A direct mail marketing message came to me today ahead of the Academy of Management meetings.
Is this for real?
Do you have questions about life?
Stop by the McGraw-Hill/Irwin booth Sunday, Aug.9 and Tuesday, Aug. 12 from 2 p.m. to 4 p.m. and get lifes questions answered by our psychics!
This is the kind of thing that would make any purveyor of SNS software feel his blood start to boil. If a vibe of authentic, albeit shallow, connecting and socilaizing is ost, then a SNS will die like so many poorly thought through dot.com businesses. E-toy anyone?
wcbstv.com – Phishers Infiltrate MySpace With Bogus Macy’s Gift Scheme
Social networking giant MySpace stumbled to its knees at the hands of a cyber superbug recently, falling ill to a severe phishing epidemic that is plaguing a vast and vulnerable segment of its membership, wcbstv.com in New York reported Friday.
I have long thought that one of the keys to Facebook’s success was its initial limited availability to those with a .edu domain name in e-mail address. And the way they grouped people by affiliations. Spelman college. Check. Dartmouth. Check. Basically Zuckerberg et al leveraged the legitimacy univeristies confer to build their site. So, myspace should have been very worried about this. If a SNS is seen as nothing more than a way to get around people’ already very well executed advertisement avoidance strategies, then no matter the quality of content overall, the sense of community will wither and die.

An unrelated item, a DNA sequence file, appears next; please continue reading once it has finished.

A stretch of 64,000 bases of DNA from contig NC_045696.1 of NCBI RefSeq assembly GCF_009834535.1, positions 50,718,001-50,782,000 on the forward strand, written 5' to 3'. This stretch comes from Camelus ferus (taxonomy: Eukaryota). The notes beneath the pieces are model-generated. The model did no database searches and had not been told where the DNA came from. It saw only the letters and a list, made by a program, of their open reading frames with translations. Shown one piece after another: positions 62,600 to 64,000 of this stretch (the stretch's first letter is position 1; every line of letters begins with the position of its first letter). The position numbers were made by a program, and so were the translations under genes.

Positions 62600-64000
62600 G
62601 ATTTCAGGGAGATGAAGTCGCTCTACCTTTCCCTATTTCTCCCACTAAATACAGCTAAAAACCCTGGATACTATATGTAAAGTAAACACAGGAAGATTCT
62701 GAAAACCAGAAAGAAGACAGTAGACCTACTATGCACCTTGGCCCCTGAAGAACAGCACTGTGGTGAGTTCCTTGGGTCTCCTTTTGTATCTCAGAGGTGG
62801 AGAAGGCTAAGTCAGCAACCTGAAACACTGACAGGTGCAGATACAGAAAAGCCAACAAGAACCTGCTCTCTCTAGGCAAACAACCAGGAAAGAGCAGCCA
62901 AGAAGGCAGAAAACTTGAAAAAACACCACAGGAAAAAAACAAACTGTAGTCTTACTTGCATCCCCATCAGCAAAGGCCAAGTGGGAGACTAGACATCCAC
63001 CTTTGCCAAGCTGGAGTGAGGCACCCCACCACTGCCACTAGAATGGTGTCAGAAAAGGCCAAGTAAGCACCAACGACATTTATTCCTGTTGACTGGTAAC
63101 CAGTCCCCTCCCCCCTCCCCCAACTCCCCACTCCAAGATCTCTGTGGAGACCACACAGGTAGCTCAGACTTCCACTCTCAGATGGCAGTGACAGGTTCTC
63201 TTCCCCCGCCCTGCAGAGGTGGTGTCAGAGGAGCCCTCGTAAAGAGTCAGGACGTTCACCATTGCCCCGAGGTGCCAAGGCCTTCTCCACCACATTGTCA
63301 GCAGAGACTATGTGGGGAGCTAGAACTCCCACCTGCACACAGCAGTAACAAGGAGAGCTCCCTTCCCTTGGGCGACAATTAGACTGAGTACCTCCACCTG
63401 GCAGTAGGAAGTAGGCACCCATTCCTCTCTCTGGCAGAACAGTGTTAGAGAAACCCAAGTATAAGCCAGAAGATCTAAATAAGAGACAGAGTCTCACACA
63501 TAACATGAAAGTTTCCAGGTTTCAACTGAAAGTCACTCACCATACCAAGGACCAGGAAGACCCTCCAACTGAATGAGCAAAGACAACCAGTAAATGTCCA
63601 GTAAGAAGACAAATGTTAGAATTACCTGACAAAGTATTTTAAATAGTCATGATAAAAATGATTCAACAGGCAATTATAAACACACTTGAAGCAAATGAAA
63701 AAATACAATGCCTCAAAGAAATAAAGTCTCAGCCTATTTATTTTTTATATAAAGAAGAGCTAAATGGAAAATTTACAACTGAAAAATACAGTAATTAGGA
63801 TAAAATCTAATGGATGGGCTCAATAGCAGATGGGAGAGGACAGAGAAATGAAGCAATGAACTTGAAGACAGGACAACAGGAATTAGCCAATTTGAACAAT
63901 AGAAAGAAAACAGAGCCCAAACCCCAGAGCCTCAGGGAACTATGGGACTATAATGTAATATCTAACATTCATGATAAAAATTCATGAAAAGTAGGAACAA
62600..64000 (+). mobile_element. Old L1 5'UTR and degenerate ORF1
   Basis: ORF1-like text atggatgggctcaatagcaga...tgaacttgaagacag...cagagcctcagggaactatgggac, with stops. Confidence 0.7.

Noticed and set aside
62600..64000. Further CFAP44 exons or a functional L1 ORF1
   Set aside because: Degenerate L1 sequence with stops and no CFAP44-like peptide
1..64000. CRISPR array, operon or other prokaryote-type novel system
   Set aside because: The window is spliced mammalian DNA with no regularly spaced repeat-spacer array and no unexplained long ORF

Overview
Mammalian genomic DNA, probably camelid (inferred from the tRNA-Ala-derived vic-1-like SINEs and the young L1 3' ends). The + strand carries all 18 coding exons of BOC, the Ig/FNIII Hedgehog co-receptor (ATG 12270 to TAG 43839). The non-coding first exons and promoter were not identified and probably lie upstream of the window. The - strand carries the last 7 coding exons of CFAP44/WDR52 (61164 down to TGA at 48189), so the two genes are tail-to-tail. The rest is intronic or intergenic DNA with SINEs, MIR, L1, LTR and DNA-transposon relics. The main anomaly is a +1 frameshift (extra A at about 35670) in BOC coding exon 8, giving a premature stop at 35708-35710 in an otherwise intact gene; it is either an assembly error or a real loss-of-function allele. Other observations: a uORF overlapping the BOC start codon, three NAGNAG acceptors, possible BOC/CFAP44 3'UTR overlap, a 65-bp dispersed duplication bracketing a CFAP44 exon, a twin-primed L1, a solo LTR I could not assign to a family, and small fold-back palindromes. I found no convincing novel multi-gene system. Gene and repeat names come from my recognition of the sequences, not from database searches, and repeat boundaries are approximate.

So, Google, myspaces new corporate masters, should be very worried about the barbarian hordes outside their gate.
Bucknell Homecoming 2007. A student cornered me and expertly coaxed this marketing plug from me.
My colleagues have been crafting a new curricualr program possibility to roll out. We wnated to get away from overly functional silos.
Several ideas had been suggested around the intersection of marketing, creative industries, design, and the criticla skills of a liberal arts education.
One way to gel these came to me at our (5 hour!) department retreat:
1) It is clearly focused on markets. The other programs are less directly focused on markets and more on organizations.
2) Innovating captures both a timeless and timely aspect of how organizations react to markets.
3) The ability to make or modify markets is essential to innovation and creativity.
4) Going from three ideas to a gerund + noun leaves more room for the program to grow where there are opportunites while having carved out a core competence.
5) Stamp out nouns. Verbs are better! (Hat tip to Karl Weick).